The HTML5 Offline Web application spec gives an example of how to lazily load HTML pages into the cache:

/ /offline.html

This is explained in Dive Into HTML5 with the example of Wikipedia: You certainly don't want to cache the entire of Wikipedia when the website loads, but you want any page the user visits to become cached. Any page the user visits while offline should display a custom error page.

The trick of this approach is that each HTML page explicitly includes the manifest. Any page that includes the manifest is automatically included into the cache, without having to be explicitly mentioned. So this example will load HTML pages from the network, and insert them into the cache, and if offline, any page in the cache will work, and any non-cached page will default to the offline.html page.

The problem is for non-HTML files, which have no ability to include the manifest. Specifically, I am writing a game in JavaScript and it has a bunch of music tracks. I have the following requirements:

  • I don't want the user to have to download all the music when the game loads,
  • If the user encounters a new music track while online, that track should be downloaded and cached,
  • If the user encounters a new music track while offline, it doesn't matter if they hear silence.
  • If the user encounters a music track that they have already heard while offline, it should be played from the cache.

Were the music files HTML, I could have used the above technique, and given them a manifest=... attribute to get them into the cache when they are first loaded. But they are not HTML, so I can't do that. Is there any way to get non-HTML resources to be saved to the cache when they are loaded, but not ahead of time?

Note: I'm not very familiar with the traditional HTTP caching mechanism. It's possible that it can be used instead, but in my experience, even if files are cached by the browser, they don't work if the browser is offline. If it's possible to do it this way, how should I configure the cache headers?


That's what Dive Into HTML5 said, but I couldn't find the manifest in Wikipedia. Wikipedia doesn't really work in this way. In my Chrome console, I couldn't find any application cache of Wikipedia.

I think you can try this: When the user has finished downloading a music track, send this info to the server via AJAX. The server should update the manifest for this user and put this music track in it. Then you can call applicationCache.update() to force the browser to check the manifest again and it will discover the update. This means you can't use a static manifest file. The manifest file has to be dynamic and related to user.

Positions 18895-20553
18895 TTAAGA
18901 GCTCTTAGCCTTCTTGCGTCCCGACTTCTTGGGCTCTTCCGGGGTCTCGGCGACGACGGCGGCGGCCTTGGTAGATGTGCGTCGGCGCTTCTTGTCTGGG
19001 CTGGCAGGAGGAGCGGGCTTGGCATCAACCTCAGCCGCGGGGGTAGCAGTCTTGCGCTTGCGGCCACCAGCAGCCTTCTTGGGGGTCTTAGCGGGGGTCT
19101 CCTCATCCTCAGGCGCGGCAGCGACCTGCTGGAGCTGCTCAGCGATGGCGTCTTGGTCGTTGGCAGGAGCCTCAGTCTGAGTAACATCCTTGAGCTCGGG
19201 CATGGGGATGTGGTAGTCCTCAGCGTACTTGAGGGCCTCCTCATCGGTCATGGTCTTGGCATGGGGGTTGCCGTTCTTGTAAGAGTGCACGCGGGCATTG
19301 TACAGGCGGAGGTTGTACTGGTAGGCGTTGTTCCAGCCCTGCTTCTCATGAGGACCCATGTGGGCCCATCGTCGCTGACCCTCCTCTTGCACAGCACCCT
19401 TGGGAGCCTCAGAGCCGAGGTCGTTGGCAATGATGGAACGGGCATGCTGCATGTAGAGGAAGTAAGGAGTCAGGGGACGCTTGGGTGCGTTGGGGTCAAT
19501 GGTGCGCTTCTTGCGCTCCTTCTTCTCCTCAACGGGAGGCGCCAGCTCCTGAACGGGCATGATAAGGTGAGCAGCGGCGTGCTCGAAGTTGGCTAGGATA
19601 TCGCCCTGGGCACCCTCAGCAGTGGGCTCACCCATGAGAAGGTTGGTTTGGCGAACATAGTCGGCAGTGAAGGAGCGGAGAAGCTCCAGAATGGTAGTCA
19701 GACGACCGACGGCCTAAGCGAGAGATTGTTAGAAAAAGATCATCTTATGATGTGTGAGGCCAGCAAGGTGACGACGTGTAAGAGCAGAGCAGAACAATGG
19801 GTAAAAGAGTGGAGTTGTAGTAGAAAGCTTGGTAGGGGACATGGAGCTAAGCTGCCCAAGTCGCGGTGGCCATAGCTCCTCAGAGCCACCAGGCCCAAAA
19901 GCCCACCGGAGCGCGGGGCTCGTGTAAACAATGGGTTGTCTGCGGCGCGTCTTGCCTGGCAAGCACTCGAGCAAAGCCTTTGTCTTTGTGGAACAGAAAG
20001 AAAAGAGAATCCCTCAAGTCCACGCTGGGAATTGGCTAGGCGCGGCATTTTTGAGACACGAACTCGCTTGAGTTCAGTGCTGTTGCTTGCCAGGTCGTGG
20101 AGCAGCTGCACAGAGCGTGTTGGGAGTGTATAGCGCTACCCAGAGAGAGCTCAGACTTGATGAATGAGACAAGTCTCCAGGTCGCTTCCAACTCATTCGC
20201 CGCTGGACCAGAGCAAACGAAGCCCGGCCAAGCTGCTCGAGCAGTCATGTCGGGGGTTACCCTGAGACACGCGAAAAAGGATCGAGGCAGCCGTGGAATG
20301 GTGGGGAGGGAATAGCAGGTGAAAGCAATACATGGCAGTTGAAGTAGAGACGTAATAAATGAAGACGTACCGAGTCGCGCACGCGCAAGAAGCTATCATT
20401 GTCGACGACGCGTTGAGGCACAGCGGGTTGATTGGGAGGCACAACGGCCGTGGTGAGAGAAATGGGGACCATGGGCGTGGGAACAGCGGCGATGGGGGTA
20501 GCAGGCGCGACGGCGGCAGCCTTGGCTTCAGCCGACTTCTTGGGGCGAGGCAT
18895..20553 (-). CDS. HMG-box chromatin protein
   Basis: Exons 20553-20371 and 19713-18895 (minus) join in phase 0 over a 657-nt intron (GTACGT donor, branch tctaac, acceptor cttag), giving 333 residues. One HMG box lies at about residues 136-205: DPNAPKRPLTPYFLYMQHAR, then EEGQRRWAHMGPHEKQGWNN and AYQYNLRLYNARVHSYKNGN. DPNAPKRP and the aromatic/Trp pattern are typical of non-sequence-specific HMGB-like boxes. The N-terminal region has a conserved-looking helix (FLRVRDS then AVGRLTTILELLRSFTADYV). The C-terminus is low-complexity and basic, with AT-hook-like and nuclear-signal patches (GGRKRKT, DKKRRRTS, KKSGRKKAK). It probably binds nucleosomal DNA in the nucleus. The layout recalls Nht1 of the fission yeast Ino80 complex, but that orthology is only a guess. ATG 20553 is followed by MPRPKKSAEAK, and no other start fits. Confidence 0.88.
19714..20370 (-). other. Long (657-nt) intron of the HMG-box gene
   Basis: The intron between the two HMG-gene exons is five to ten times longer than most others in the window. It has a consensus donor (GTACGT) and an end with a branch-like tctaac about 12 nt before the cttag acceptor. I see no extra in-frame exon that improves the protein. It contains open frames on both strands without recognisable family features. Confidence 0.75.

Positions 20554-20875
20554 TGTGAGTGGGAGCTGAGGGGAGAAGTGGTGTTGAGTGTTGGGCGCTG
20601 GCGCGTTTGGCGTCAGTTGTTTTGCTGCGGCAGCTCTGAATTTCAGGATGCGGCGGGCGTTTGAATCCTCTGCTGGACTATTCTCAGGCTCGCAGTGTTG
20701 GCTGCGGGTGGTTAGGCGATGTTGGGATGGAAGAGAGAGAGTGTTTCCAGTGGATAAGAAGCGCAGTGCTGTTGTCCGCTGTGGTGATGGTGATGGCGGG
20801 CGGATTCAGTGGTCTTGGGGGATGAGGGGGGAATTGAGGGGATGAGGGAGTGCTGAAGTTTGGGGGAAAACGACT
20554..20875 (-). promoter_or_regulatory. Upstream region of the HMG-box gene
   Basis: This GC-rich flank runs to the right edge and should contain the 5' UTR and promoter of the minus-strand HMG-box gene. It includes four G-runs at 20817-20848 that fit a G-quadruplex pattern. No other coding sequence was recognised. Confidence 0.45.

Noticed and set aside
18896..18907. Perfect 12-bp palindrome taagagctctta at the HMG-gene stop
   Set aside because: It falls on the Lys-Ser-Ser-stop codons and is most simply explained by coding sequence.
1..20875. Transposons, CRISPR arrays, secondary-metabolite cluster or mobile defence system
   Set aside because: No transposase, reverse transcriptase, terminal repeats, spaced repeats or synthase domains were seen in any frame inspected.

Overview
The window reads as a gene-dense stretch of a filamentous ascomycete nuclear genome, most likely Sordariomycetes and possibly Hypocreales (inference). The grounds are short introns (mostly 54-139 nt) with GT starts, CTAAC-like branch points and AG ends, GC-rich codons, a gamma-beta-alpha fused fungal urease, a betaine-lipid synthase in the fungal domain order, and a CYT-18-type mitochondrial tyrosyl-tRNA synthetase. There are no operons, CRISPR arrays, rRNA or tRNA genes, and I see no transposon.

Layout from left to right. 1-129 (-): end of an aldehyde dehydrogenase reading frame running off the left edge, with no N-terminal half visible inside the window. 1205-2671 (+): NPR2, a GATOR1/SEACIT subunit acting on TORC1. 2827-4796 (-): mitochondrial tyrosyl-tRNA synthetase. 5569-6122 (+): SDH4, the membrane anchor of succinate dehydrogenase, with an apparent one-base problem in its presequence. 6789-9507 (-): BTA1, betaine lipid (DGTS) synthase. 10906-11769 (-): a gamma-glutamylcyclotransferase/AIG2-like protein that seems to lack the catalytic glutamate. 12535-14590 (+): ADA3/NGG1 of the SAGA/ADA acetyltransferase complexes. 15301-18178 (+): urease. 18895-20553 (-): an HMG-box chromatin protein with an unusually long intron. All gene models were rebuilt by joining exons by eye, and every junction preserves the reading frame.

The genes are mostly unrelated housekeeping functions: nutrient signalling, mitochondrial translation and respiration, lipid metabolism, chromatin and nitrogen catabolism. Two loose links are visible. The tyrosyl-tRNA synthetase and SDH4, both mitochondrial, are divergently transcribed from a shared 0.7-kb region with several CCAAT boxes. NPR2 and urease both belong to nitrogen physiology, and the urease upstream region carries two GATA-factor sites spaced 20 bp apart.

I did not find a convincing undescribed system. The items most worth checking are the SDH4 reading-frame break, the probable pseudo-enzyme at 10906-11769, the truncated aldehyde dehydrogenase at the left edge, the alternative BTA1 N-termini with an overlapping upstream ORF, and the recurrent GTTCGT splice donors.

• Note that Dive Into HTML5 isn't suggesting that Wikipedia does this; it's just using it as an example of a website that might be structured that way -- a "hypothetical offline-enabled Wikipedia" as it says. I feel that that suggestion won't really work, because the server will associate the cache per-user, but I want per-browser. If the user moves to a different device that has not downloaded the music, I don't want to force that device to download all the music that user has seen. Perhaps a per-browser cookie would help. Still, this breaks eg. if the user clears her offline cache. – mgiuca Jun 2 '11 at 4:08
  • Is there any way for the client side to query the cache and check what files are in it? If so, the client could tell the server on a per-session basis what music files are already cached, and the server could send back a manifest with those files. It's a dirty hack, but it least it allows the client to manage the cache and not force the server to remember what the cache status is for each client. – mgiuca Jun 2 '11 at 4:10
  • Per-browser and per-user is the same. They both depend on cookie. – Cat Chen Jun 2 '11 at 11:33
  • You can fetch file via AJAX, and you can tell when the downloading it completed. I think the problem is if you update the manifest after the download is finished, there's a chance that the browser has already deleted this download from its cache. – Cat Chen Jun 2 '11 at 11:37
  • No they aren't the same. Per-user depends on a user profile which exists across different cookie sessions. But point taken. This still is not a good solution though, because it requires that the server remembers what is stored on the client, which seems so wrong when the client is the client, yet is helpless to remember its own cache. Still, thanks for the suggestion. Since nobody else has suggested anything, I'll give you the tick. – mgiuca Jun 3 '11 at 1:42

It looks like Mozilla has exactly the solution, but it only works in Firefox: nsIDOMOfflineResourceList (I don't know why it's called that; these methods apply to the applicationCache object) has methods mozAdd and mozRemove which allow you to dynamically add objects to the cache using JavaScript.

Hopefully that becomes part of the standard (as add and remove); then that would be a proper solution to this issue.

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